Joint Employment

On January 20, the U.S. Department of Labor (DOL) issued an Administrator’s Interpretation on joint-employer status under the Fair Labor Standards Act (FLSA).

The Interpretation addresses employment scenarios in which an individual may be employed by more than one employer at the same time. This is not a new concept, but the Interpretation alerts employers that the DOL will apply the joint employer principles broadly to provide the fullest protection for employees. The Interpretation defines two joint employment models, identified generally as “horizontal” and “vertical.”

Horizontal joint employment occurs when more than one employer each separately employs an individual and where the employer entities are sufficiently associated with each other with respect to the employee. The DOL cited a number of relevant factors that it will consider in determining whether horizontal joint ownership exists, including the extent of common ownership of the employers, and whether there is shared management and shared control over operations such as hiring, firing, payroll, overhead, and one administrative operation for the employers.

Vertical joint employment exists where the employee has an employment relationship with one employer (the “intermediary employer” such as a staffing agency or subcontractor) and the economic realities show that the employee is economically dependent on, and thus employed by, another employer involved in the work. This other employer, who typically contracts with the intermediary employer to receive the benefit of the employee’s work, would be the potential joint employer. In determining whether vertical joint employment exists, the focus is on the employee’s relationship with the potential joint employer (the “other” employer). In the vertical circumstances, there is typically an established or admitted employment relationship between the employee and the intermediary employer. The employee’s work, however, is typically for the benefit of the other employer. The Interpretation cites seven “economic realities” factors for the vertical joint employment analysis; however, it cautions that the factors should not be considered mechanically or in a vacuum. Instead, they should be used as guides, and should be applied in a manner consistent with the ultimate inquiry and the “expansive” definition of employment under the FLSA. The seven factors are:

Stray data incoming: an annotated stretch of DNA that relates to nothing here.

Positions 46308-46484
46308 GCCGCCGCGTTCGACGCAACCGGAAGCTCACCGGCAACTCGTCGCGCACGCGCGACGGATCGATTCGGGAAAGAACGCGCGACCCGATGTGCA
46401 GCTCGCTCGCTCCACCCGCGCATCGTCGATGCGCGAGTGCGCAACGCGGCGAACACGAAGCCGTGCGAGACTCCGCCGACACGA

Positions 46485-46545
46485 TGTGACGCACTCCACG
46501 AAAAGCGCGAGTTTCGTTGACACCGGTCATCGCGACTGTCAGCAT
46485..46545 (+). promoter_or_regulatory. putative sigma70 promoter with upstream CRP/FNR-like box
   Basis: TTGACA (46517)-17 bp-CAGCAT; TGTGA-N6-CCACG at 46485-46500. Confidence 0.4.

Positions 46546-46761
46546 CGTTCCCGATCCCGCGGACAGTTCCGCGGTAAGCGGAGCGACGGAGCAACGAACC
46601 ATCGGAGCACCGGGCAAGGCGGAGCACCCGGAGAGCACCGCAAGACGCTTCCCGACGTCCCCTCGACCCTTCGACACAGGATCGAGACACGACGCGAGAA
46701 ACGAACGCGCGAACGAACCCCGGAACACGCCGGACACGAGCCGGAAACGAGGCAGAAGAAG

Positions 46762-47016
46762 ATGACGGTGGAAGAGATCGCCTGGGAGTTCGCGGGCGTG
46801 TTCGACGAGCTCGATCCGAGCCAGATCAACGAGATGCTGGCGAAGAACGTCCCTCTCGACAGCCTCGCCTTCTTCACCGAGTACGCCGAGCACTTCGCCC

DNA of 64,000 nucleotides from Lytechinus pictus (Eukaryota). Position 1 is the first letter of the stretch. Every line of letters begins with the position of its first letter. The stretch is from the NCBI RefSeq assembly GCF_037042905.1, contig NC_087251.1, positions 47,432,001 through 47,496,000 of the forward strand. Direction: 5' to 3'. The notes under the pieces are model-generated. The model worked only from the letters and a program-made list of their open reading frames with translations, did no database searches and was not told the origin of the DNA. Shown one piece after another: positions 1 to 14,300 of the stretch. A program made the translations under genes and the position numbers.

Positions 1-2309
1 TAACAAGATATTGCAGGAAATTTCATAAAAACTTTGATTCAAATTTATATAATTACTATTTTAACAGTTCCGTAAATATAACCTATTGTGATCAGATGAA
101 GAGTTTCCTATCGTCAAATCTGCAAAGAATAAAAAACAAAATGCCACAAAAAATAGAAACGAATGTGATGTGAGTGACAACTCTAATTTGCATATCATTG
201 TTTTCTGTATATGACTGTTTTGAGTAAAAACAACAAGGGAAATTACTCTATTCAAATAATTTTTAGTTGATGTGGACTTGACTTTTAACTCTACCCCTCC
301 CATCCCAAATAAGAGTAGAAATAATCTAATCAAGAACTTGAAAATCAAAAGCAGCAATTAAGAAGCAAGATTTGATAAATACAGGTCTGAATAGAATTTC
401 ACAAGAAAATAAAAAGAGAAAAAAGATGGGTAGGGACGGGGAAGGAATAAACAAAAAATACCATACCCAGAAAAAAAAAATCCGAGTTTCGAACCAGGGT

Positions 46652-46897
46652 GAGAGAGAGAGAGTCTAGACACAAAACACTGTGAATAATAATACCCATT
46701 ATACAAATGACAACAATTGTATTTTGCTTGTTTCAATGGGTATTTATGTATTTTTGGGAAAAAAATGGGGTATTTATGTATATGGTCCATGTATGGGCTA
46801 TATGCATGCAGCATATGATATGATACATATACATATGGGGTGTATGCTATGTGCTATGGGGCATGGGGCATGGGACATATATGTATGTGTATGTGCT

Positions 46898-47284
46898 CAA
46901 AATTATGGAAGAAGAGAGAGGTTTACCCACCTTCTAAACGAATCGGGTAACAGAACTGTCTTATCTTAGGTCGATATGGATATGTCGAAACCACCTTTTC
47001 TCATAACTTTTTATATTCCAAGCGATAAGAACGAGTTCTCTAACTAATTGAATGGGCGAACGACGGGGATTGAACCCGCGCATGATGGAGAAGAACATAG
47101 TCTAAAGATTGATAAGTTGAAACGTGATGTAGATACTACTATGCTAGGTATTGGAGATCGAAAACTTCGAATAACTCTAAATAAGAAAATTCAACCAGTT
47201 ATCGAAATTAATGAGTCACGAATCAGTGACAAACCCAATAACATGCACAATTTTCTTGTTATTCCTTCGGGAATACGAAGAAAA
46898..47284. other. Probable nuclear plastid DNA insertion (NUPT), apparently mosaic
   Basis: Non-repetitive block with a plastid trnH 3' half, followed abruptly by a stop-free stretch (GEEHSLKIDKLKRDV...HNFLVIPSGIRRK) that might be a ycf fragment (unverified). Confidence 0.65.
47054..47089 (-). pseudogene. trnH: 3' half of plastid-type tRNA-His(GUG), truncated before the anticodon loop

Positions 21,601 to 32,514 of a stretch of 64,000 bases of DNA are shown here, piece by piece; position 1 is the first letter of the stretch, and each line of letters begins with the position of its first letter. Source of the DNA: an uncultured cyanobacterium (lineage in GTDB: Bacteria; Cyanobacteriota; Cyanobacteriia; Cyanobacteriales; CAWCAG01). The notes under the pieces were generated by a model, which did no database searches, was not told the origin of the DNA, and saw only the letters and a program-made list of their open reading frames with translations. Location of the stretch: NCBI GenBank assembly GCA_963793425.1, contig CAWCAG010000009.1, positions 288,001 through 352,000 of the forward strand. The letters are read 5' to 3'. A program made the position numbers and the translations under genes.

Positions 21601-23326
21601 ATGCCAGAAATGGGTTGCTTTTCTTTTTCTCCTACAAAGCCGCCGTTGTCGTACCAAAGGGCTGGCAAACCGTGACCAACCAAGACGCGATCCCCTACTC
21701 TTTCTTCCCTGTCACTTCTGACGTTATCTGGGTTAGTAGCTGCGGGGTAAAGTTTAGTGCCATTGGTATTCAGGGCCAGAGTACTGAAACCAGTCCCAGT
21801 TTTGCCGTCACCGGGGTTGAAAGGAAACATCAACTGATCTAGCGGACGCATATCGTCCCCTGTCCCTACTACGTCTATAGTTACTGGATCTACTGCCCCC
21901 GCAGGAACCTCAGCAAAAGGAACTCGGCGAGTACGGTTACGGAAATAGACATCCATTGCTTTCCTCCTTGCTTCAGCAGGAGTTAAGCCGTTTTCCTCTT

▪ Directing, controlling or supervising the work involved;

▪ Controlling employment conditions;

▪ Permanency and duration of the relationship;

▪ Repetitive and rote nature of the work;

▪ Integral to the business;

▪ Work performed on premises;

▪ Performing administrative functions commonly performed by employers.

The Interpretation asserts that the DOL will consider joint employment to achieve statutory (FLSA) coverage, financial recovery, and future compliance, and to hold all responsible parties accountable for their legal obligations. The Interpretation concludes with the statement:

“As with all aspects of the employment relationship under the FLSA…, the expansive definition of ‘employ’ as including ‘to suffer or permit to work’ must be considered when determining joint employment, so as to further the statute’s remedial purposes.”

This final statement leaves no doubt that the DOL will interpret the joint employment principle in its broadest sense when enforcing the FLSA.

Article written by John C. Fish, Esq. For more information, contact Mr. Fish at (607) 231-6712 or via email at


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